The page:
Having lived in both places, Europe is noticeably poorer than the US. My very expensive flat included a crappy TV, terrible water pressure, a heater that just sucked and a washer the size of a microwave.... and let me tell you how fun it is to air dry close in a European winter. Don't get me wrong, I loved the experience, but over time, the minor inconveniences and differences start to become major.

At 1/12/2010 1:28 PM, Anonymous Econ_Scott said...

Benny the Putz;

Have you traveled and lived in these Utopian Cities in Japan and Europe you so extol ? Japan is filled with Child Prostitution ... because it's legal, and if you cross the Yakuza in any way, you're dead and your family is dead. Try to put your white kid in Japanese elementary school and see how they are treated. Try it if you are Vietnamese or Thai ... it's worse. Their court system has a 99% conviction rate, usually on extracted confessions. Have you lived and traveled there ?

Bonn, Amsterdam and Paris, Marseille and worst of all London & Rome, go to the worst areas, particularly after sunset and you won't walk out alive you ignorant putz. I'd rather walk alone at night in DC, Philly, Harlem, Oakland or South Central LA.

Faster download speeds ? Dilbert, you need to get out of the cube sometime.

You need to read a book once in a while ... Not only are many of us with family buried in Europe in WW II military cemeteries, having saved it from the atrocities the Nazis were conducting in occupied Europe but that U.S. generation also spent 100 billion rebuilding those countries by taking taxes from American Workers in the Marshall Plan and Lend lease. My parents fed them and rebuilt their cities. The money was never repaid. The U.S. also paid for all the military for 6 decades that protected them from their belligerent neighbors.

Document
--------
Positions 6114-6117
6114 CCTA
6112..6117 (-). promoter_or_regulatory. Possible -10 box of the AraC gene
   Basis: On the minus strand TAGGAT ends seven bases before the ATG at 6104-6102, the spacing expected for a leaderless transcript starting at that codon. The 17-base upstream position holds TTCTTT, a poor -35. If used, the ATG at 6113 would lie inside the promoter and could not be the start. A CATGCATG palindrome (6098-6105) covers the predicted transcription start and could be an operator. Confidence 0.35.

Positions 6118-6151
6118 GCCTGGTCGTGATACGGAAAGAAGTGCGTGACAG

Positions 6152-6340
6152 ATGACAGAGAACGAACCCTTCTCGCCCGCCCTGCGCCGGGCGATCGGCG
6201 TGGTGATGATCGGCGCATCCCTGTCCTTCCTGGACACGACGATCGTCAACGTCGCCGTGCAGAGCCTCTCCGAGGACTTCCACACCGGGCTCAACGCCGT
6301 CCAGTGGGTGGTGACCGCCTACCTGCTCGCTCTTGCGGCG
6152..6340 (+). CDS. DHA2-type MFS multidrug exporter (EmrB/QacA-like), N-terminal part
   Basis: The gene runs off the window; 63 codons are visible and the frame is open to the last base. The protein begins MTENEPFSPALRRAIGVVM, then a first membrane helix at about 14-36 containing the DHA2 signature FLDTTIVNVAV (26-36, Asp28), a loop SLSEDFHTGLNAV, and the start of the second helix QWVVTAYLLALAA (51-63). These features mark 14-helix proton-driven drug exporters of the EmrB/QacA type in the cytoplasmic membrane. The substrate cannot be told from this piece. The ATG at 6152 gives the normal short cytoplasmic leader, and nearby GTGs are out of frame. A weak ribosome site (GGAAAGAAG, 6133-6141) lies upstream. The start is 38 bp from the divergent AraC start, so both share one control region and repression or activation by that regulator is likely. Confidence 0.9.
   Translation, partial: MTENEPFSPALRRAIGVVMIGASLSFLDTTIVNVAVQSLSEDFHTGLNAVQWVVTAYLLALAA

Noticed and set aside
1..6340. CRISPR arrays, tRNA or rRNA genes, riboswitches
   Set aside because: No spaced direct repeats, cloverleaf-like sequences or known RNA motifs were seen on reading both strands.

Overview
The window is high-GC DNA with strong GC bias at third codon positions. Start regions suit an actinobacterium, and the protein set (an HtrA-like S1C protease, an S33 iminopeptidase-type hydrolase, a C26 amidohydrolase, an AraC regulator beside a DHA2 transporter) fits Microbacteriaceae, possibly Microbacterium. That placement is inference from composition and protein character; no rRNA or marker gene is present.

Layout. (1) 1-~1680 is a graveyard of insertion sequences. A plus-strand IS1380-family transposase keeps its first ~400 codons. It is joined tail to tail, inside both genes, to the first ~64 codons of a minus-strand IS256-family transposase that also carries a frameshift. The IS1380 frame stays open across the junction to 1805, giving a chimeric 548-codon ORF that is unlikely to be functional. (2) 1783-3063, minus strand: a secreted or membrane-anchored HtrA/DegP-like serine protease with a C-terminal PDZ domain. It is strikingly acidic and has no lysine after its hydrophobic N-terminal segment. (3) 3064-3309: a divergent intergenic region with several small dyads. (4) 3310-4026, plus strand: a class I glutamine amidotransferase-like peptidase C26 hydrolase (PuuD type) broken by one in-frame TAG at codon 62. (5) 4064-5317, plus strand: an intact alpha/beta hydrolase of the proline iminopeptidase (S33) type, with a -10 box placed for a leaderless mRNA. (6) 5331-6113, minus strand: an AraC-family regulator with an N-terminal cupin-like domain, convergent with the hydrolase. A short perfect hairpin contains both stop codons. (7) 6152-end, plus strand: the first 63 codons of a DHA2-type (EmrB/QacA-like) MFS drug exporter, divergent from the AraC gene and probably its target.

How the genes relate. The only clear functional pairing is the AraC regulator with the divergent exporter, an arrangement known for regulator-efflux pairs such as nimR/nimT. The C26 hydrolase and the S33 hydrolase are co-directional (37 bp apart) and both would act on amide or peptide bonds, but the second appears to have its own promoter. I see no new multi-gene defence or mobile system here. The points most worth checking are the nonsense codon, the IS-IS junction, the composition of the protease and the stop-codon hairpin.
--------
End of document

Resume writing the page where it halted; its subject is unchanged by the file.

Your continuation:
The U.S. is an exceptional place, we have to put up fences to keep people out from over running the free county hospital health care and free education their children can get here, and decent wages.

For many legal immigrants, this is the first place they can actually vote where government is largely free of Crony Corruption (Chicago Excepted).

The U.S. is an exceptional place, it is largely free tho too regulated.

You are also free here. Free to migrate to those Japanese or EUtopian cities you so love, and become a permanent citizen.

Why don't you ?

At 1/12/2010 1:45 PM, Blogger Edward Von Bear said...

that chart cannot be accurate, since it doesn't have the 57 States Obama referenced

At 1/12/2010 2:18 PM, Anonymous Machiavelli999 said...

Krugman actually responded to this criticism on his blog. He pointed to this article:


Basically, to summarize, its about a difference in priorities. Krugman argues that it is possible that France can have a higher GDP per capita, but their citizens value their time with family more than a few more dollars on their per capita GDP number.

They work less hours a week and retire earlier by choice. But that reduces their GDP.

At 1/12/2010 2:20 PM, Blogger www.MiguelNavascues.com said...

I love mi contry, in spite of a lot of problem as Econ-Scott says.
But I see the real world, and the real world is that Europe is falling. I hope That Us will not.

At 1/12/2010 2:22 PM, Anonymous Anonymous said...

They work less hours a week and retire earlier by choice. But that reduces their GDP.

How does Krugman explain the double digit structural unemployment stretching back almost two decades? Do they choose to be unemployed?

At 1/12/2010 2:40 PM, Anonymous Benny The said...